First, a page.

LTE is a standard that was developed by the 3GPP (3rd Generation Partnership Project) and was first commercially deployed in December 2009 in Stockholm and Oslo by Telia.
4G is a specification defined the United Nation's International Telecommunication Union (ITU). In a nutshell, it requires:
- peak throughput of 100 Mbps for rapidly moving devices (cars, trains, etc.)
- peak throughput of 1 Gbps for slowly moving devices (pedestrians)
While many people refer to 4G and LTE interchangably, they are different.
The 4G specification defines a minimum theoretical speed, but for a long time LTE networking infrastructure couldn't actually meet these speeds. This didn't stop networks from branding their LTE networks as "4G" or "4G LTE", however. It wasn't until LTE-Advanced (connecting to LTE on multiple frequencies at once) was deployed that LTE could meet 4G's specifications and call itself 4G.
A lot of confusion stems from the fact that some networks in the USA and Canada branded some evolved versions of their 3G networking (namely HSPA+) "4G", despite it still actually being 3G.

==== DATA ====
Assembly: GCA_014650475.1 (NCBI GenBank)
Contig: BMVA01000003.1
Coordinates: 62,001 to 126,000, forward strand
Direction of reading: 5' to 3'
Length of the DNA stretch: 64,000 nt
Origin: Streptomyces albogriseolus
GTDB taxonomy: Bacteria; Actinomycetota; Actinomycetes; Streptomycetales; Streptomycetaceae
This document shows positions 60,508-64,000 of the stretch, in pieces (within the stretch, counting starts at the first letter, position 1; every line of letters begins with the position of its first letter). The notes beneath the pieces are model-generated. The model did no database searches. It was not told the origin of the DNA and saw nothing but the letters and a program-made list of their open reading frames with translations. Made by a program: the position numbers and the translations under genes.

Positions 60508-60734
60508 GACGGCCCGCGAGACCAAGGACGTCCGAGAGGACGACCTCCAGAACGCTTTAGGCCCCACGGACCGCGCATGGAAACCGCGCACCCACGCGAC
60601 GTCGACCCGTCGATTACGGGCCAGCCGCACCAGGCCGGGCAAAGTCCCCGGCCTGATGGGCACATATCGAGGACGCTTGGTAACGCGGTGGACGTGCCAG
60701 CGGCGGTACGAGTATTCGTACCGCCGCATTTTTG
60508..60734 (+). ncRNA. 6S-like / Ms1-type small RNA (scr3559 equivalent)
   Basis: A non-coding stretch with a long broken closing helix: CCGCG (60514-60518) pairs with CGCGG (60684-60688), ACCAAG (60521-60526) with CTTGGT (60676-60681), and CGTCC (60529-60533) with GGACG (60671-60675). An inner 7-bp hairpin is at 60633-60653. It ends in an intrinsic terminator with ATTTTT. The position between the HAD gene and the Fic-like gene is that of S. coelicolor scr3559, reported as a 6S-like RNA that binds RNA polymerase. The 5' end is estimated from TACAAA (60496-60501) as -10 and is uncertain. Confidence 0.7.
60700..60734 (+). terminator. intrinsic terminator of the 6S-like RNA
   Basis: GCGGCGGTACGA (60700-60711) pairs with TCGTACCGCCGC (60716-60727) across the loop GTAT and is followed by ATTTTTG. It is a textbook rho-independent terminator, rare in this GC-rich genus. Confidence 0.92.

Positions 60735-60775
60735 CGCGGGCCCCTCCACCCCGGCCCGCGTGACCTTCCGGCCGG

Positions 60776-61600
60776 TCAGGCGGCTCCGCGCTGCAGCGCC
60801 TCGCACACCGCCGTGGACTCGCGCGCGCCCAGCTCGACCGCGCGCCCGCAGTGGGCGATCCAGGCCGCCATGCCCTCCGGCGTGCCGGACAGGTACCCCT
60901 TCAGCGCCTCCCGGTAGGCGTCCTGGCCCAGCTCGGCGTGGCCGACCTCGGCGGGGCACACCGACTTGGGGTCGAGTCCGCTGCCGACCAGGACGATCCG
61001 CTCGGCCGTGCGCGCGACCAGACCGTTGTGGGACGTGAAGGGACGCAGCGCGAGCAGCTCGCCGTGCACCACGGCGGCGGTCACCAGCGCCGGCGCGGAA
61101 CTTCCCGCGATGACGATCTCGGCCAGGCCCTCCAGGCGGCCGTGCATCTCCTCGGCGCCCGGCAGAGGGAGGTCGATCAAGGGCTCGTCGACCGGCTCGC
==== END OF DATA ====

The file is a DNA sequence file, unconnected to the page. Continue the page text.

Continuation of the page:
When these networks then started rolling out real 4G infrastructure, they were left with an issue: they had already released 4G, so they couldn't actually call 4G by its actual name without confusing customers. Some networks chose to brand services as "4G LTE", while others chose even more confusing names, such as "5Ge" on AT&T.
Eventually, most consumers and networks shortened this to just "LTE", resulting in the confusing system we have today. Thankfully, these schenanigans seem to have fizzled away with 5G.
|North America||Rest of World|
|4G||HSPA/HSPA+ (still 3G)|
|LTE/4G LTE||4G LTE (trials only)|
LTE-Advanced is the first version of LTE to truly comply with the 4G specification.
LTE-A does this by including special technology called carrier aggregation (CA). CA allows your device to communicate with a 4G LTE network on multiple frequencies at the same time. For example, in the UK on Vodafone, your phone would likely connect to bands 7 and 20 at the same time, aggregating their theoretical throughput (speed). By doing this, it can significantly increase the theoretical speed available to users.
There are different types of carrier aggregation: intra-band contiguous; intra-band non-contiguous; and inter-band non-contiguous. These sound far more complex than they really are.
Your phone makes multiple connections on a single frequency band, in one continuous block of frequencies.
Your phone makes multiple connections on a single frequency band, in one or more blocks of frequencies.
Your phone makes multiple connections on two or more frequency bands.